Copied without the kind permission of Houghton Mifflin Company from
Even Cowgirls Get the Blues, 1976, by Tom Robbins,
Part IV, Chapter 65:
Most of the harm inflicted by man upon his environment, his fellows and
himself is due to greed.
Most of the greed (whether it be for power, property, attention or affection)
is due to insecurity.
Most of the insecurity is due to fear.
And most of the fear is, at bottom, a fear of death.
Given time, all things are possible. But time may have a stop.
Why do people fear death so? Because they realize, unconsciously at least,
that their lives are mere parodies of what living should be. They ache to
quit playing at living and to really live, but, alas, it takes time and
trouble to piece the loose ends of their lives together and they are dogged
by the notion that time is running out.
Was that it, or was the pebble in the dancing slipper the phobia that time does
not have a stop? If we could live our average 70.4 years and know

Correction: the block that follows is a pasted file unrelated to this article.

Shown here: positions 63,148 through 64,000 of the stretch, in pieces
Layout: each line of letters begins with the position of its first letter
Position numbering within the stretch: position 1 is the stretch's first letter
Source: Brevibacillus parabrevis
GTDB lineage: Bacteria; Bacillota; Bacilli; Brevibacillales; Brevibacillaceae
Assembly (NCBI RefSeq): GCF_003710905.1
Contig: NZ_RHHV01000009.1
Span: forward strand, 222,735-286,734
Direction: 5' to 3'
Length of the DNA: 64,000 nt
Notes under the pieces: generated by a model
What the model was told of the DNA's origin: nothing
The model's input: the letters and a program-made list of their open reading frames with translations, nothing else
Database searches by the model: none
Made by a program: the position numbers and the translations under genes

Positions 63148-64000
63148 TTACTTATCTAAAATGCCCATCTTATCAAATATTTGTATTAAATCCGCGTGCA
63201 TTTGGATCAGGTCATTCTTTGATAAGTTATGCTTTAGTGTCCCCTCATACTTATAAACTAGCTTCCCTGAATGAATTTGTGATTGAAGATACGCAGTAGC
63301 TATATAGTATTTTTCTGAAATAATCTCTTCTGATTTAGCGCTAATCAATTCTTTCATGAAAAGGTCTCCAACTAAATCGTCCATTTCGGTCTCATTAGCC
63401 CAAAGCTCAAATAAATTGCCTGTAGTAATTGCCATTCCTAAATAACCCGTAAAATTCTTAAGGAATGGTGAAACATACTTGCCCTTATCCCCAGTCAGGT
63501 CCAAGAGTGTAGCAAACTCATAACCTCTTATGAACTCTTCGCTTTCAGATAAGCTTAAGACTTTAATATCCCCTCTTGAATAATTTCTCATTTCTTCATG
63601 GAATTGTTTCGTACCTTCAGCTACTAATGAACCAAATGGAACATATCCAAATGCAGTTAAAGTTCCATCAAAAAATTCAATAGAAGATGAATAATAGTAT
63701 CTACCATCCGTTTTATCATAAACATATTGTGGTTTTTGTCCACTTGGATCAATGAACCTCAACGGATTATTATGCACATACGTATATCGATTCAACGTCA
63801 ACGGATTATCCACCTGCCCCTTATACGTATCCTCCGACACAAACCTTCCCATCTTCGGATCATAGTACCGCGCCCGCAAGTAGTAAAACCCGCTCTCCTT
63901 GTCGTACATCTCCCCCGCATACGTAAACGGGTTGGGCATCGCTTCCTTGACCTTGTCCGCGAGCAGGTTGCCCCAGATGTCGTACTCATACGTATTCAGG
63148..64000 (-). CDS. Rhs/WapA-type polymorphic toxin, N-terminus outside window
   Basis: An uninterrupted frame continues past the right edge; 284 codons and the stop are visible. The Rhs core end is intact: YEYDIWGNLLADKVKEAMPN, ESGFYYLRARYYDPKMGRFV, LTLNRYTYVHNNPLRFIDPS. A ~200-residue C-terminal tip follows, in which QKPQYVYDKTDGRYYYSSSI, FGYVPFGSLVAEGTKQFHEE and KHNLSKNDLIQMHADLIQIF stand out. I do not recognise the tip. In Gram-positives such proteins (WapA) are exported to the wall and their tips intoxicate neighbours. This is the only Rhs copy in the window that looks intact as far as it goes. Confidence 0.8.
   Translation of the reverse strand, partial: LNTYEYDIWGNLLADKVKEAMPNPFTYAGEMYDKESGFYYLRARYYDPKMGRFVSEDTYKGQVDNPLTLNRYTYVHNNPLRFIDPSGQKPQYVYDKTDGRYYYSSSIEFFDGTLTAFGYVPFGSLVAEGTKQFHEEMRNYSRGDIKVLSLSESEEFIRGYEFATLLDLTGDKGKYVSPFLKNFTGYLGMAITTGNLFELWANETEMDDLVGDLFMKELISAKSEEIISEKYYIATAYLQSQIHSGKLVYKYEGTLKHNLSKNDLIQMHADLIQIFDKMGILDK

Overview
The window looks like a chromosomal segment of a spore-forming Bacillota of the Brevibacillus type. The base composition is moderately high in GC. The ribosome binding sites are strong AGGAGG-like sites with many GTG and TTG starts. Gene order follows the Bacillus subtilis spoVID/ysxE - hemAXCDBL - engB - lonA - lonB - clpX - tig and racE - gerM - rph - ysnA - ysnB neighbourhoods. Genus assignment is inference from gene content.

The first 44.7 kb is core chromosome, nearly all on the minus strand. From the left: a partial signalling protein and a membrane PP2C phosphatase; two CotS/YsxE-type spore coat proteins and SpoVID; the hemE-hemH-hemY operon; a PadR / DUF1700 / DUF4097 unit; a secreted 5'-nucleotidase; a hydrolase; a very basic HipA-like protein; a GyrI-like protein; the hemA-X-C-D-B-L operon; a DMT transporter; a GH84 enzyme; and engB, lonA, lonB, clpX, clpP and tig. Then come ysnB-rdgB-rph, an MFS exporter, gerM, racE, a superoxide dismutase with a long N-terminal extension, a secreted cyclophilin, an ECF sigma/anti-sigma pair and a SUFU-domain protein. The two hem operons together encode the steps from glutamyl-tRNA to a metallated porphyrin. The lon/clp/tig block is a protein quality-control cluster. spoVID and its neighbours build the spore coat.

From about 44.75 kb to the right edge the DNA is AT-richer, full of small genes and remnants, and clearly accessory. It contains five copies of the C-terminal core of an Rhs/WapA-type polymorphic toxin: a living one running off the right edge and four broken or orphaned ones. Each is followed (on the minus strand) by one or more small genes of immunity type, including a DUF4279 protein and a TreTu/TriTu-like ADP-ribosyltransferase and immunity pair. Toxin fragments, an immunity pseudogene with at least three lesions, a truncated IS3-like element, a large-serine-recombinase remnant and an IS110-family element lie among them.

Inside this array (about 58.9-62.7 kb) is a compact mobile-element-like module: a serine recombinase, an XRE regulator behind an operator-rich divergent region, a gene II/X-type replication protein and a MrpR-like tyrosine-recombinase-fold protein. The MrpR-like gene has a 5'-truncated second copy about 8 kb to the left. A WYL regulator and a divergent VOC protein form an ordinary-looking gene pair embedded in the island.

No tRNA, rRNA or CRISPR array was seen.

for certain that that was that, we could readily manage. We might complain
that it was far too short, but what there was of life we could live freely,
doing exactly what we pleased insofar as our conscience and capabilities
allowed, accepting that when it was over it was over: easy come, easy go.
Ah, but we aren't allowed the luxury of finality. We dilute and hobble
our most genuinely felt impulses with the idea, whether fervently held or
naggingly suspected, that after death there is something else, and that that
something may be endless, and that the correctness of our behavior in "this"
life may determine how we fare in the "next" one (and for those poor souls
who believe in reincarnation, the ones after that).
Thus, whether it is in danger of stopping and catching us with our pants down,
or whether it runs on forever and demands that we busy ourselves preparing for
the next station on the long ride, either way, time prevents us from living